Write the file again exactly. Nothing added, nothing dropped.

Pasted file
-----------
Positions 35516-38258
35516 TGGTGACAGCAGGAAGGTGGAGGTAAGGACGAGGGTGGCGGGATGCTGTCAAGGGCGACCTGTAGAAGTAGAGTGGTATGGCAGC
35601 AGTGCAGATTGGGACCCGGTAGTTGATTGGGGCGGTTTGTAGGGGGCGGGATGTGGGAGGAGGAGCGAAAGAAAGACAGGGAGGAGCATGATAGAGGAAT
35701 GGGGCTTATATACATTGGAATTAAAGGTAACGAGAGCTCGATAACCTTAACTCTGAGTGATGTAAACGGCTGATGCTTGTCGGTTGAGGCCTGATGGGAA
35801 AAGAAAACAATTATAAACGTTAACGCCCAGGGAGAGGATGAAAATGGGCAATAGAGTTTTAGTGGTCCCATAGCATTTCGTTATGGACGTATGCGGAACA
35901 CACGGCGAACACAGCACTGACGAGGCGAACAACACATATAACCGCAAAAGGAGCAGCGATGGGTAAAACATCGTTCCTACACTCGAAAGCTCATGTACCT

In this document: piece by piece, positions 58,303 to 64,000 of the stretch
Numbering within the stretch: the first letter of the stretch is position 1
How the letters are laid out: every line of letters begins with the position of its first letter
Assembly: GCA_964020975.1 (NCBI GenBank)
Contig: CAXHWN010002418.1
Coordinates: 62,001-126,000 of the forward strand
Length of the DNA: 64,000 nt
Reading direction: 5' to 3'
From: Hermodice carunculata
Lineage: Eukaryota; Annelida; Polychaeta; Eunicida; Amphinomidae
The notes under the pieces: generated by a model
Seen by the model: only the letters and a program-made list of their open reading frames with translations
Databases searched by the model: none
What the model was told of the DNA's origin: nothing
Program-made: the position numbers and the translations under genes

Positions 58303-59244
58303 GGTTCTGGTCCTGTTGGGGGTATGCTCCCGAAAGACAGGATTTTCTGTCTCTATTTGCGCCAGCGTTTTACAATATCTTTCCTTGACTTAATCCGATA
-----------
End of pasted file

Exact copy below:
Positions 35516-38258
35516 TGGTGACAGCAGGAAGGTGGAGGTAAGGACGAGGGTGGCGGGATGCTGTCAAGGGCGACCTGTAGAAGTAGAGTGGTATGGCAGC
35601 AGTGCAGATTGGGACCCGGTAGTTGATTGGGGCGGTTTGTAGGGGGCGGGATGTGGGAGGAGGAGCGAAAGAAAGACAGGGAGGAGCATGATAGAGGAAT
35701 GGGGCTTATATACATTGGAATTAAAGGTAACGAGAGCTCGATAACCTTAACTCTGAGTGATGTAAACGGCTGATGCTTGTCGGTTGAGGCCTGATGGGAA
35801 AAGAAAACAATTATAAACGTTAACGCCCAGGGAGAGGATGAAAATGGGCAATAGAGTTTTAGTGGTCCCATAGCATTTCGTTATGGACGTATGCGGAACA
35901 CACGGCGAACACAGCACTGACGAGGCGAACAACACATATAACCGCAAAAGGAGCAGCGATGGGTAAAACATCGTTCCTACACTCGAAAGCTCATGTACCT

In this document: piece by piece, positions 58,303 to 64,000 of the stretch
Numbering within the stretch: the first letter of the stretch is position 1
How the letters are laid out: every line of letters begins with the position of its first letter
Assembly: GCA_964020975.1 (NCBI GenBank)
Contig: CAXHWN010002418.1
Coordinates: 62,001-126,000 of the forward strand
Length of the DNA: 64,000 nt
Reading direction: 5' to 3'
From: Hermodice carunculata
Lineage: Eukaryota; Annelida; Polychaeta; Eunicida; Amphinomidae
The notes under the pieces: generated by a model
Seen by the model: only the letters and a program-made list of their open reading frames with translations
Databases searched by the model: none
What the model was told of the DNA's origin: nothing
Program-made: the position numbers and the translations under genes

Positions 58303-59244
58303 GGTTCTGGTCCTGTTGGGGGTATGCTCCCGAAAGACAGGATTTTCTGTCTCTATTTGCGCCAGCGTTTTACAATATCTTTCCTTGACTTAATCCGATA